Score another one for private equity investors.

On Monday, Palm (NASDAQ:PALM) announced that Elevation Partners -- an investment firm which counts U2 vocalist Bono, former Apple (NASDAQ:AAPL) chief financial officer Fred Anderson, and longtime tech investor Roger McNamee as partners -- will supply it with $325 million in fresh capital in exchange for a 25% stake in the company.

And just like that, nothing has changed. I'll get into why in a bit. First, let's talk details, beginning with the backstory for Elevation Partners.

Hiking a mountain of cash
Elevation began life as a $1.9 billion private equity fund in 2005. On Nov. 3 of that year, the firm made its first investment, pledging $300 million to create a partnership between video game developers BioWare and Pandemic Studios.

Four days later, a $100 million investment in online real estate services firm Homestore, now known as Move (NASDAQ:MOVE), followed. Then, last summer, the team agreed to supply the Forbes family with cash to expand its media empire in the digital realm. Most recently, there's the deal for Palm.

Risk? What risk?
We don't know much about Elevation's earlier investments, but from my read of the details of the Palm stake, the partners have no problem making risky bets. Here, they seem to believe that the potential rewards will be too huge to ignore.

Per the deal, current shareholders will receive $940 million in capital in the form of a $9 per-share dividend. Some of that will be paid from Palm's existing $504 million cash hoard; the rest will come from Elevation and $400 million in new debt.

Payments won't be made until the third quarter, when the deal is expected to close. The stock price will then be adjusted to subtract the cost of the dividend. At today's price, backing out the $9 dividend values Palm at a post-distribution price of $8.57 a share. Elevation's stake is convertible at $8.50 per stub.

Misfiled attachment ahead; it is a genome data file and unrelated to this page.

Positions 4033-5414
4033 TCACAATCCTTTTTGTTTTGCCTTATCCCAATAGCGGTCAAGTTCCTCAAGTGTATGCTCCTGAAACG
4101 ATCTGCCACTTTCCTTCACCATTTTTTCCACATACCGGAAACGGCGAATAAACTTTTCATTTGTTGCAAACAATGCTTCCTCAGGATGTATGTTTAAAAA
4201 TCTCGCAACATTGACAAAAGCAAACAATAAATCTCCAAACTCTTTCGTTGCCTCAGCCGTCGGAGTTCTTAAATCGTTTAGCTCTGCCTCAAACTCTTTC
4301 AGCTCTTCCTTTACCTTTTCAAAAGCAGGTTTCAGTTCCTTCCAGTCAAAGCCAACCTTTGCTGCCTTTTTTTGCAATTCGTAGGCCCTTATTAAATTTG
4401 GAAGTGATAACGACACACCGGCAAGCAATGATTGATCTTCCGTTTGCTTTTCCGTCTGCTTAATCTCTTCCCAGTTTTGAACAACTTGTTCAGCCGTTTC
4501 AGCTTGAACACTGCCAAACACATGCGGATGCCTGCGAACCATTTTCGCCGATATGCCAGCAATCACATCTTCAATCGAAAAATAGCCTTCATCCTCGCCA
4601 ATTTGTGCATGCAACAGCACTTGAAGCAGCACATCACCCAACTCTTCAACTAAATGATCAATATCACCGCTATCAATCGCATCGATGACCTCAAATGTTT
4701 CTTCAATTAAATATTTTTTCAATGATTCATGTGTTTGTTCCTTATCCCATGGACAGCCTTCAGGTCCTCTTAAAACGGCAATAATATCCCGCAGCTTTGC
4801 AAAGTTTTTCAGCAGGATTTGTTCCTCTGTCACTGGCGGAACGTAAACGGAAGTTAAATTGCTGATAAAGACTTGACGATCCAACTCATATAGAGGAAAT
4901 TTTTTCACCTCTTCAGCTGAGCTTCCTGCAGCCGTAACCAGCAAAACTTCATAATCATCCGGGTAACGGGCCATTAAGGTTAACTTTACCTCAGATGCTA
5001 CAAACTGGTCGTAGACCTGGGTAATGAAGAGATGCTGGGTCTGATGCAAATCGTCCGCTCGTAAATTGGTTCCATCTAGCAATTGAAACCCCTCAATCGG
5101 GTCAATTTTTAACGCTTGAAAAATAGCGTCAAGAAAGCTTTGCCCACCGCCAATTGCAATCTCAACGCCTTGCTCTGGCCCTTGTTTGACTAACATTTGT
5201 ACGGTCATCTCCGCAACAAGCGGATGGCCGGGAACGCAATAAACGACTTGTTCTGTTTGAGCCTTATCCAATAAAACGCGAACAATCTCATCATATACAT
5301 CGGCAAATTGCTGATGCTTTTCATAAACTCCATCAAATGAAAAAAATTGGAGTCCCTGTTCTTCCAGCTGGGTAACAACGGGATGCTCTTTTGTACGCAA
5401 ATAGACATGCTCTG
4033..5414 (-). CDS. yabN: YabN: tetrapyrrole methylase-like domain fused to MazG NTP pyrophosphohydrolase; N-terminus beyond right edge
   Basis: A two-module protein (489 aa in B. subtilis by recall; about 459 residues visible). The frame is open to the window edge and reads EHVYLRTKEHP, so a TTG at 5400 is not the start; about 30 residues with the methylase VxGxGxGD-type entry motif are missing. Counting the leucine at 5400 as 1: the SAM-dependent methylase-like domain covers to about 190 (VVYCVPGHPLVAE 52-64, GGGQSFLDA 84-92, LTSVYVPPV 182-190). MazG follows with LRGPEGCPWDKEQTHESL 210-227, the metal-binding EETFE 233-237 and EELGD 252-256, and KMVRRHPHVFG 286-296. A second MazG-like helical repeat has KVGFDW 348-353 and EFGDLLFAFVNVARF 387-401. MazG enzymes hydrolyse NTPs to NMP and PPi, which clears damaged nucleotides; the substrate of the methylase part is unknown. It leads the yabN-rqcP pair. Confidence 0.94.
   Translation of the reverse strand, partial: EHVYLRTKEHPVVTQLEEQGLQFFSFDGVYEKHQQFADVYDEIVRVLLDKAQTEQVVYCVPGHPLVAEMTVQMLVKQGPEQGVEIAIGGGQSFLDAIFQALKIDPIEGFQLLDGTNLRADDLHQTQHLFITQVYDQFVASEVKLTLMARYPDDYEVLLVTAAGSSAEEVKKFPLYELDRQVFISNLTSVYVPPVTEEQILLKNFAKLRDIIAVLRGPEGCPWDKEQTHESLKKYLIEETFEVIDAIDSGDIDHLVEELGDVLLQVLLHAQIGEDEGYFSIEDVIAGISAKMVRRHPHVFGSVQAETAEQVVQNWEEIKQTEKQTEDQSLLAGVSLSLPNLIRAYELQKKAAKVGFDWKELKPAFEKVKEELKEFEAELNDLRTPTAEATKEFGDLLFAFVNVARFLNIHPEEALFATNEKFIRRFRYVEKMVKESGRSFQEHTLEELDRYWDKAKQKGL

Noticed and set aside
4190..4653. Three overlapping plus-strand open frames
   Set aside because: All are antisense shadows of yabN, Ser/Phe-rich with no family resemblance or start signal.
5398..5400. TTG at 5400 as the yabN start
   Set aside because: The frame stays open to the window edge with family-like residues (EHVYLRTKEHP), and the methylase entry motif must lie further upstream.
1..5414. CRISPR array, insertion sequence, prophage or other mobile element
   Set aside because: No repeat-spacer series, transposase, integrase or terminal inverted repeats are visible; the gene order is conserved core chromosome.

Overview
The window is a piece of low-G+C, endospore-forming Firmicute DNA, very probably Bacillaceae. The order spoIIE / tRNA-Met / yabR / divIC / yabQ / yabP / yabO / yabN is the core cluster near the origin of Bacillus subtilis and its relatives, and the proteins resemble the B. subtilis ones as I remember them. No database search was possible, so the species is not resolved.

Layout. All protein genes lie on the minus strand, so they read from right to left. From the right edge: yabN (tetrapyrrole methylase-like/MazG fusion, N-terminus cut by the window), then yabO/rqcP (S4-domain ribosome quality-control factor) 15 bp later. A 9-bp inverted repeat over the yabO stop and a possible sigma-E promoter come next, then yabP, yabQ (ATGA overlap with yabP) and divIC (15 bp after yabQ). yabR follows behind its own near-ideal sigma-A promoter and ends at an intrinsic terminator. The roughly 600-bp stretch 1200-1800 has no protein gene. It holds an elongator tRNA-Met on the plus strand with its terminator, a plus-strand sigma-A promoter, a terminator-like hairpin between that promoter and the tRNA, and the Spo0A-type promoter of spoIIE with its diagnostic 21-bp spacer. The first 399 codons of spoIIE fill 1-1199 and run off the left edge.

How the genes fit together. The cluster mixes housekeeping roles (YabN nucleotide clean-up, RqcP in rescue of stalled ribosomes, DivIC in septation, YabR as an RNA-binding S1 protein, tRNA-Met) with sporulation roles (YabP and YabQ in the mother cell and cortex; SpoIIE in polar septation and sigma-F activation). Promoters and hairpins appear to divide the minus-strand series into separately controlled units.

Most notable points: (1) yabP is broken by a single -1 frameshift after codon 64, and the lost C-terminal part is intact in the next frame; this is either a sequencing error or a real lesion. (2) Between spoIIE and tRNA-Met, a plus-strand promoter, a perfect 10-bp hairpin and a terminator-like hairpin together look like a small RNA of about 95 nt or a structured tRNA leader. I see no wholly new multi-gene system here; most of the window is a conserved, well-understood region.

Reading a new Palm
So shareholders will get some money back, and a smaller stake in a recapitalized smartphone vendor. What does Elevation get in return? Control.

Anderson and McNamee will join the board, and Jon Rubinstein, who once led Apple's iPod team, will join the company as executive chairman. Rubinstein is a potential coup, having led the reorganization of Apple's hardware group; he also oversaw the release of the video iPod and the iPod nano. Clearly, he's an innovator.

But so is Palm co-founder Jeff Hawkins, who was the brains behind the now-deceased PalmPilot, the Treo smartphone, and the less-than-thrilling Foleo. No one is saying so explicitly, but naming Rubinstein as executive chairman and the head of product development probably means the end for Hawkins, who had been working part-time in recent years, according to The Wall Street Journal.

Call it the end of one era, and the beginning of another. Palm's presentation says it's working on a Linux-based software platform that appears to be a replacement for the aging Palm OS, which has been upstaged by Microsoft's Windows Mobile globally -- and in some Treo smartphones.

Rattle and creak
The irony of this deal for me: If Rubinstein is able to capture some of the same magic he brought to Apple, Palm could re-emerge among Silicon Valley's elite. A Rule Breaker in the making, if you will.

But I think that's a long shot. Palm has never been short on innovation. If R&D really were the answer here, investors wouldn't be wincing at this chart. And Apple would have no reason to introduce the iPhone.

Here's the ugly truth: Palm didn't execute. If it did, the Treo would have trumped Research In Motion's (NASDAQ:RIMM) BlackBerry when a patent dispute had its rival crippled. Instead, Palm suffered inventory problems and delays, and RIMM is resurgent.

I wish Elevation, Rubinstein, and the existing team at Palm the best. They deserve the second shot this recapitalization provides. I just don't believe that the outcome will be any different. At least, not until the remaining executives realize the harsh truth: They stink at running the business they've created.

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Microsoft is an Inside Value selection.

Fool contributor Tim Beyers, ranked 3,493 out of more than 29,700 in CAPS, still owns a Treo 600. He's planning to beat it up till it dies. Tim didn't own shares in any of the companies mentioned in this article at the time of publication. Tim's portfolio holdings can be found at his Fool profile. His thoughts on Foolishness and investing may be found in his blog. The Motley Fool's disclosure policy has to take a call. Would you excuse us, please?